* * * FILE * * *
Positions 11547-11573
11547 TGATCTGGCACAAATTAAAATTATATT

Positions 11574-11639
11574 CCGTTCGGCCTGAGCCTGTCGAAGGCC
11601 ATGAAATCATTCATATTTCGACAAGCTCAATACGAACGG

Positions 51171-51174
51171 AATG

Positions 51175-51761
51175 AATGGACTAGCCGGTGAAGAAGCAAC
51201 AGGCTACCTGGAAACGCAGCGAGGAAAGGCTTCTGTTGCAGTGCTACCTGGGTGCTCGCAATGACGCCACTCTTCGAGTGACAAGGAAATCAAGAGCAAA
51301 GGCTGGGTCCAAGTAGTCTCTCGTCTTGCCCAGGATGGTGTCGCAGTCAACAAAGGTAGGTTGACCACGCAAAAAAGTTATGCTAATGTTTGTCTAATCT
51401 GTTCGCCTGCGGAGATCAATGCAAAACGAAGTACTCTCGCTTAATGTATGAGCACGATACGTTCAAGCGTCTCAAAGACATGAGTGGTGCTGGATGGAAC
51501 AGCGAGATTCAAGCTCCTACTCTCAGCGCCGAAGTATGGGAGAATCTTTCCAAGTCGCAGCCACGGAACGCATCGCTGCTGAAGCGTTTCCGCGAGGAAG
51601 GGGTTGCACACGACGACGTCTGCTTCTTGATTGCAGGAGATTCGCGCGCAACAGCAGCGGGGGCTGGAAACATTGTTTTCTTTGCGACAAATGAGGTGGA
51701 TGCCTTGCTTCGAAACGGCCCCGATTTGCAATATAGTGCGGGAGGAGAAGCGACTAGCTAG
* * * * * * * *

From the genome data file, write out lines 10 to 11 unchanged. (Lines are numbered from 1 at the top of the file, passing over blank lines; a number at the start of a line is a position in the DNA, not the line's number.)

51201 AGGCTACCTGGAAACGCAGCGAGGAAAGGCTTCTGTTGCAGTGCTACCTGGGTGCTCGCAATGACGCCACTCTTCGAGTGACAAGGAAATCAAGAGCAAA
51301 GGCTGGGTCCAAGTAGTCTCTCGTCTTGCCCAGGATGGTGTCGCAGTCAACAAAGGTAGGTTGACCACGCAAAAAAGTTATGCTAATGTTTGTCTAATCT